At the dawn of numerical weather prediction in the 1950s, scientists at the National Weather Service faced a choice. They could either wait to start forecasting until the underlying research, models and tools improved, or proceed immediately with making forecasts and learn by doing. They chose the second path. It proved harder than expected—but had they waited, they likely would have failed because they would have missed a critical window when experts and agencies were willing to make major investments in this effort.

Up to now, ecologists have generally adhered to the first, more conservative path. But in this time of rapid environmental change, the societal need and technological capacity for forecasting have never been greater. The forecasts won't always be right, especially as the field develops, but failure is part of learning. The time for ecologists to start forecasting is now.

Reposted with permission from our media associate The Conversation.

Show Comments ()

EcoWatch Daily Newsletter

Sponsored
Health
A family wears face masks as they walk through the smoke filled streets after the Thomas wildfire swept through Ventura, California on Dec. 6, 2017. MARK RALSTON / AFP / Getty Images

How to Protect Your Children From Wildfire Smoke

By Cecilia Sierra-Heredia

We're very careful about what our kids eat, but what about the air they breathe?

Keep reading... Show less
Health
Hero Images / Getty Images

Study: Children Have Better Nutrition When They Live Near Forests

Spending time in nature is known to boost mental and emotional health. Now, a new global study has found that children in 27 developing nations tend to have more diverse diets and better nutrition when they live near forests.

The paper, published Wednesday in Science Advances, provides evidence that forest conservation can be an important tool in promoting better nutrition in developing countries, rather than clear-cutting forests for more farmland.

Keep reading... Show less
Health
Navy torpedo bomber spraying DDT just above the trees in Goldendale, WA in 1962. USDA Forest Service

Maternal DDT Exposure Linked to Increased Autism Risk

A study published in the American Journal of Psychiatry Thursday found that mothers exposed to the banned pesticide DDT were nearly one-third more likely to have children who developed autism, Environmental Health News reported.

Keep reading... Show less
GMO
Significant cupping of leaves from dicamba drift on non-Xtend soybeans planted next to Xtend beans in research plots at the Ashland Bottoms farm near Manhattan, KS. Dallas Peterson, K-State Research and Extension / CC BY 2.0

Top Seed Companies Urge EPA to Limit Dicamba

Two of the nation's largest independent seed sellers, Beck's Hybrids and Stine Seed, are urging the U.S. Environmental Protection Agency (EPA) to place limits on the spraying of the drift-prone pesticide dicamba, Reuters reported.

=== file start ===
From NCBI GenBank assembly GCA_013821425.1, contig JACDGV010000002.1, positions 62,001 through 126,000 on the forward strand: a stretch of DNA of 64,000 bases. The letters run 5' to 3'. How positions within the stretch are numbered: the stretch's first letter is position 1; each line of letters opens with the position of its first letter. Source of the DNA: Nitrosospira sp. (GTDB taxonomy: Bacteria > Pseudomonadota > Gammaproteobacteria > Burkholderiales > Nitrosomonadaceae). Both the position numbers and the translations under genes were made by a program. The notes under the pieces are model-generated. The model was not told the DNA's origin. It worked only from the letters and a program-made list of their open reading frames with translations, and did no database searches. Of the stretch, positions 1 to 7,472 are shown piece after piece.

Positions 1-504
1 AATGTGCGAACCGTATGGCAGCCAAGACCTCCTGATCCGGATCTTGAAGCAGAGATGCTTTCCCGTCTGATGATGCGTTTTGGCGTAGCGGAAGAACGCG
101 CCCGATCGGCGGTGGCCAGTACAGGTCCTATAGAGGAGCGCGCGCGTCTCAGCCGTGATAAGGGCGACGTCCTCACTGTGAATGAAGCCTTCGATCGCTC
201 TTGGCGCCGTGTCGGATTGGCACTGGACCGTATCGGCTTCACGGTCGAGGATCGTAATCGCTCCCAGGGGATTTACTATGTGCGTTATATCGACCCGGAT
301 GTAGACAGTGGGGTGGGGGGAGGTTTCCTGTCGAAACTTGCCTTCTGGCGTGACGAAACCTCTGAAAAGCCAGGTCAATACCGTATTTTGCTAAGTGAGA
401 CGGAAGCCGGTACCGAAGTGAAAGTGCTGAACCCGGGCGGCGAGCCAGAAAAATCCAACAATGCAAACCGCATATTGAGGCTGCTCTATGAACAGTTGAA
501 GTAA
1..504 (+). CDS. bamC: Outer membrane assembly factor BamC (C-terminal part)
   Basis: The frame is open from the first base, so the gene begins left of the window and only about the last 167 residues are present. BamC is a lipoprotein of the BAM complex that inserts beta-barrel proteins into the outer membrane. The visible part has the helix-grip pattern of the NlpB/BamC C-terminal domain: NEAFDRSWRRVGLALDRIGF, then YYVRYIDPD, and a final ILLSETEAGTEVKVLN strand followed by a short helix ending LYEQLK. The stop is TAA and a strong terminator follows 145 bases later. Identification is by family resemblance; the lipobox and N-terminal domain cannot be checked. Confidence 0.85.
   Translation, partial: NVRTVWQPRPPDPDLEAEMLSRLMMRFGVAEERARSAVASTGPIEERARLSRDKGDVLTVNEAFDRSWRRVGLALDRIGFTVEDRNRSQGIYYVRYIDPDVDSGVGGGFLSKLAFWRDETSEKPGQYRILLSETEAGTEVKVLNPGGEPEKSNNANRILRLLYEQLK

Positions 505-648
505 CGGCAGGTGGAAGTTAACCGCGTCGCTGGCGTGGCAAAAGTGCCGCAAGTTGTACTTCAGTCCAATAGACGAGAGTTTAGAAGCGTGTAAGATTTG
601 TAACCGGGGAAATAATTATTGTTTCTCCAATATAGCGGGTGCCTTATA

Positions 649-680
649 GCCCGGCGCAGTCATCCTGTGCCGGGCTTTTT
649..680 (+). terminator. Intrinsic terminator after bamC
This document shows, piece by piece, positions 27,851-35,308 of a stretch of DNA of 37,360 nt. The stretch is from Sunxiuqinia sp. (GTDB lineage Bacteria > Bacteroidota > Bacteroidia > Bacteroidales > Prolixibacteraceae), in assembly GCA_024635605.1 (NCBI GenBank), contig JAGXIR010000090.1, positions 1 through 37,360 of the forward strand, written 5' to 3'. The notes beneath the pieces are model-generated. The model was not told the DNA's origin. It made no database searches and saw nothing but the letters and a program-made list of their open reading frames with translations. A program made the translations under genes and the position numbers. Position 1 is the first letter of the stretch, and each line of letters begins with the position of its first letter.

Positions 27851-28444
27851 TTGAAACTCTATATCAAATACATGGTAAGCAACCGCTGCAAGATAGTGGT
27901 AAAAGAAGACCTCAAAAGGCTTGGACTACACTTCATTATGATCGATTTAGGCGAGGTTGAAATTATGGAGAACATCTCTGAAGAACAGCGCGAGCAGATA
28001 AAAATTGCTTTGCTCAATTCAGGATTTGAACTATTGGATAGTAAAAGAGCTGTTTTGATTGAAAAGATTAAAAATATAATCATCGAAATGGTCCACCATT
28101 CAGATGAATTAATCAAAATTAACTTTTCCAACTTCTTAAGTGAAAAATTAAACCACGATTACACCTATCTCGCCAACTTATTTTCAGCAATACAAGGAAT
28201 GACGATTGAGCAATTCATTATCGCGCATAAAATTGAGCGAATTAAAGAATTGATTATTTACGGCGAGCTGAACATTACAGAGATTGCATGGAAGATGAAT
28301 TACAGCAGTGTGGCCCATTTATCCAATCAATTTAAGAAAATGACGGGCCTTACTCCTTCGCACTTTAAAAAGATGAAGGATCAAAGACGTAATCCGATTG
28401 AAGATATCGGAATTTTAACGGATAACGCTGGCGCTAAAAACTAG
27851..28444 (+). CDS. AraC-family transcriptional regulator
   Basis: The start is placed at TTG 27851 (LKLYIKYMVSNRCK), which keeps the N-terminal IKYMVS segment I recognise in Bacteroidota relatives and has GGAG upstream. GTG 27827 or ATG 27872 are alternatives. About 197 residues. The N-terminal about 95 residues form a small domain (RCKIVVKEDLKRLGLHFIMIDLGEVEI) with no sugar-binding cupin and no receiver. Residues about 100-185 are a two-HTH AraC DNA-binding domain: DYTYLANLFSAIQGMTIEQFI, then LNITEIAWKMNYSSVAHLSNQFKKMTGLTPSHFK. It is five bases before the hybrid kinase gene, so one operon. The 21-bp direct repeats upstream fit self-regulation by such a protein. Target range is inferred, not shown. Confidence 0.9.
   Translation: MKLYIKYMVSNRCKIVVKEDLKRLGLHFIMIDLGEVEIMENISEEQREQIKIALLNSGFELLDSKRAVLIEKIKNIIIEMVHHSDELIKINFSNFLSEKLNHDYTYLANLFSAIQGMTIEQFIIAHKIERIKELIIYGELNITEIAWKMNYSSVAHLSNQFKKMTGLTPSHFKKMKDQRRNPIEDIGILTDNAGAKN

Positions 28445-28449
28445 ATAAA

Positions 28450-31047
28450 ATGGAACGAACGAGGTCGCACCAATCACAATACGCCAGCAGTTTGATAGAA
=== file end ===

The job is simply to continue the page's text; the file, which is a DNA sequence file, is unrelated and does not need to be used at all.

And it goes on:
This could potentially hurt Monsanto, which along with DowDupont and BASF SE, makes dicamba formulations to use on Monsanto's Xtend seeds that are genetically engineered to resist applications of the weedkiller. Beck's Hybrids and Stine Seed, as well as other companies, sell those seeds.

Keep reading... Show less
Sponsored
Food
Baby son in high chair feeding father. Getty Images

Baby Food Tests Find 68 Percent Contain 'Worrisome' Levels of Heavy Metals

Testing published by Consumer Reports (CR) Thursday found "concerning levels" of toxic metals in popular U.S. baby and toddler food.

The consumer advocacy group tested 50 nationally-distributed, packaged foods designed for toddlers and babies for mercury, cadmium, arsenic and lead.

Keep reading... Show less
Popular
Interior Secretary Ryan Zinke talks to journalists outside the White House West Wing before attending a Trump cabinet meeting on Aug. 16. Chip Somodevilla / Getty Images

Zinke Announces Plan to Fight Wildfires With More Logging

The Trump administration announced a new plan Thursday to fight ongoing wildfires with more logging, and with no mention of additional funding or climate change.

Keep reading... Show less
Sponsored
Energy
Wangan and Jagalingou cultural leader Adrian Burragubba visits Doongmabulla Springs in Australia. The Wangan and Jagalingou are fighting a proposed coal mine that would likely destroy the springs, which are sacred to the Indigenous Australian group. Wangan and Jagalingou

Indigenous Australians Take Fight Against Giant Coal Mine to the United Nations

By Noni Austin

For tens of thousands of years, the Wangan and Jagalingou people have lived in the flat arid lands of central Queensland, Australia. But now they are fighting for their very existence. Earlier this month, they took their fight to the United Nations after years of Australia's failure to protect their fundamental human rights.

Keep reading... Show less
Politics
Jones Gap State Park in Greenville County, South Carolina. Jason A G / Flickr / CC BY-ND 2.0

Victory for Clean Water: Court Reinstates Obama WOTUS Rule for 26 States

A federal judge invalidated the Trump administration's suspension of the Clean Water Rule, effectively reinstating the Obama-era regulation in 26 states.

The 2015 rule, also known as Waters of the United States (WOTUS) defines which waters can be protected from pollution and destruction under the Clean Water Act. It protects large water bodies such as lakes and rivers, as well as small streams and wetlands.

Keep reading... Show less
Sponsored

mail-copy

The best of EcoWatch, right in your inbox. Sign up for our email newsletter!